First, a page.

War stories (fiction and films) can be seen as methods of national recuperation and rehabilitation. They attempt to heal the wounds to the national psyche by showing how the violence that caused those wounds was worthwhile or that the nation survived the violence with its basic good intentions intact. This is important to do for wars the nation won, since even victory comes with great pain, but it is especially important for wars the nation lost.
My class discussed an example of this idea of rehabilitation: Universal Soldier, a 1992 film starring Jean-Claude Van Damme and Dolph Lundgren. In it, two U.S. soldiers from the Vietnam War are involved in a massacre of citizens: Lundgren's character is killing everything he sees, and Van Damme's character tries to stop him. They kill each other, but their bodies are preserved for a secret military program. Years later they are revived as super soldiers in a secret weapons program, but when they are deployed they resume their previous fight. Finally, the good soldier wins by killing the bad soldier. (Cythnia Fuchs discusses this movie and others about the Vietnam War in her essay titled "What Do We Say Happened Here?: Memory, Identity, and the Vietnam War.")
Whether or not you admire the cinematic achievement of Universal Soldier, the film can be seen as illustrating a battle within the American psyche that results from the Vietnam War. What experiences of that war indicate the nation's true nature? Which soldier represents the heart of the nation? Universal Soldier would be the story we tell to reassure ourselves that the bad soldier in the nation's heart can be defeated; ultimately, we are the good soldier.
Black Hawk Down would be the story we tell to reassure ourselves that our intentions in Somalia were good, however messed up that situation was, and that our soldiers were brave.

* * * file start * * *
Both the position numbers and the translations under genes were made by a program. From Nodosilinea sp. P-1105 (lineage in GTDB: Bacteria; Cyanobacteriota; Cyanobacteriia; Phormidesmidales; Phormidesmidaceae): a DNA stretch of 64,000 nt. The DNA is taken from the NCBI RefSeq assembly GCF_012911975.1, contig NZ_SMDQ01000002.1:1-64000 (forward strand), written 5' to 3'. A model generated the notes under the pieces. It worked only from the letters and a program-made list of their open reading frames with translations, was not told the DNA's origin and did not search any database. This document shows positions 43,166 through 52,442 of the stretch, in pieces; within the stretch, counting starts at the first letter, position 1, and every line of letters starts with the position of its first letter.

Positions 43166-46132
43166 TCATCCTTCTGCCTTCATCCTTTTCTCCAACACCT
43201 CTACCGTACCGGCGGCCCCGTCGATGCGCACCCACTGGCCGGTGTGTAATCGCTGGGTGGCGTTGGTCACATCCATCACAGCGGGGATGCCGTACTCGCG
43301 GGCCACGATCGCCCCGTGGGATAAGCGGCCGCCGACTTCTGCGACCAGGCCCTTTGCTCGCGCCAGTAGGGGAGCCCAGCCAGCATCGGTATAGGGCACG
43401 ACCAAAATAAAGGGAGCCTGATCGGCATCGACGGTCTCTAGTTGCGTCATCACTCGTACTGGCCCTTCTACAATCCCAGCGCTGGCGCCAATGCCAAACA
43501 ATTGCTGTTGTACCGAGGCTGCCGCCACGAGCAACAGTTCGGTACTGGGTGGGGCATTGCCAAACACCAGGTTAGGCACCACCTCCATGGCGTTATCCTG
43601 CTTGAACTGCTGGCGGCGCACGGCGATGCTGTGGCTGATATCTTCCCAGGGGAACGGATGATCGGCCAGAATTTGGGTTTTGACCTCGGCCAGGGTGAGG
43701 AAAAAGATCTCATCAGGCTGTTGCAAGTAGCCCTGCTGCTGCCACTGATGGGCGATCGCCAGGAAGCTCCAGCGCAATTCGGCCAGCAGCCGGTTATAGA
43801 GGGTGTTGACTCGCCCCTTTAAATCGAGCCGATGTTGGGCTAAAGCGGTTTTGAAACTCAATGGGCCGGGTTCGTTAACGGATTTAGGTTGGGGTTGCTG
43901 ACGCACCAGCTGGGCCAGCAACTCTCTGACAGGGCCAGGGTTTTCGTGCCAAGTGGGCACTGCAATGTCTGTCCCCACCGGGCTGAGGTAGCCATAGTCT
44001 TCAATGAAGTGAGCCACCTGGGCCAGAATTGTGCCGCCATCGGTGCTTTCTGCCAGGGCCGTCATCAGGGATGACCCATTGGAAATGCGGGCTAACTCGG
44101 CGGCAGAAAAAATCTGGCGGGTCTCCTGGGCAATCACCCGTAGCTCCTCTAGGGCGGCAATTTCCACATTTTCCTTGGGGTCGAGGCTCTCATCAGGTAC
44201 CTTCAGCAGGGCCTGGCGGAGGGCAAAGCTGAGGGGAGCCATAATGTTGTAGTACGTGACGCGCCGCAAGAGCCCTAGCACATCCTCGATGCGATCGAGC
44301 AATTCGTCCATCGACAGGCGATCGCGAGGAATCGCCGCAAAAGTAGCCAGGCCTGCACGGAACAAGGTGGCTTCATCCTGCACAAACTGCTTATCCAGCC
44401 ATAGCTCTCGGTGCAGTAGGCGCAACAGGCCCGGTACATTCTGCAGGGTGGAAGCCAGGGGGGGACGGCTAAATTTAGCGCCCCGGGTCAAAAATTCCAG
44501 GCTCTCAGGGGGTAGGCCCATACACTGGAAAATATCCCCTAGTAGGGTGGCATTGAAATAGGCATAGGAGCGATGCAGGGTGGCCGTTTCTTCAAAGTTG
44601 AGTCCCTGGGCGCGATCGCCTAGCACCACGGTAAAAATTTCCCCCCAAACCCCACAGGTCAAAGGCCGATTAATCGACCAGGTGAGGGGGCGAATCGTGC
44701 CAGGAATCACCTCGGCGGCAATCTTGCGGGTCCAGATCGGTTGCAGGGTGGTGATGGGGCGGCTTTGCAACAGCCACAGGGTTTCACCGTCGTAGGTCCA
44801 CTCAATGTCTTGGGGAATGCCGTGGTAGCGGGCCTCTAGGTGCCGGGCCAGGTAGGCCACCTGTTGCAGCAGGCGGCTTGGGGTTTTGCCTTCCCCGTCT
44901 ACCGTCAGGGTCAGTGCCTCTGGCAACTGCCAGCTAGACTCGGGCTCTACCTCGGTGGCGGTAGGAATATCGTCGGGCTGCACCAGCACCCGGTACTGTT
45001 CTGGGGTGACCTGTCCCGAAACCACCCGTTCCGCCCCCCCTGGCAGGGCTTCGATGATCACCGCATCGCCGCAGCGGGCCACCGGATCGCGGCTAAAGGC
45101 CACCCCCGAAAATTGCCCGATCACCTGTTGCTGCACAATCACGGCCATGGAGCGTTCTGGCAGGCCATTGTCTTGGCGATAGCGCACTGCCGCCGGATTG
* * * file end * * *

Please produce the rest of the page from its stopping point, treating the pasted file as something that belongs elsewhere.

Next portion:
Lone Survivor is oddly quiet about the reasons for U.S. involvement in Afghanistan. It may not be doing much of that national rehabilitation that other war films attempt. It may not be reassuring the nation of its motivations or the success of its mission in Afghanistan. Through the bravery and sacrifice of the soldiers, the film may be offering no moral larger than the national and personal survival of the ordeal.
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One interesting difference between almost all other U.S. war films and Lone Survivor is the involvement of the "native." An early scene in the film represents Al-Qaeda members terrorizing an Afghan village and beheading a local man. That same village is instrumental in saving the Navy SEAL who survives the mission, and it fights off the Al-Qaeda members who come to capture him. The leader of the Al-Qaeda attackers is killed by the village leader and not by a U.S. soldier. This differs from so many films that show Americans solving the problems of "natives." And the motivation of the villagers is their own. They are honoring their own code of Pashtunwali, whereby a guest is protected as if he were a member of that community, and not adopting some American code of conduct. In this sense, the film does not depict the Americanization of Afghanistan.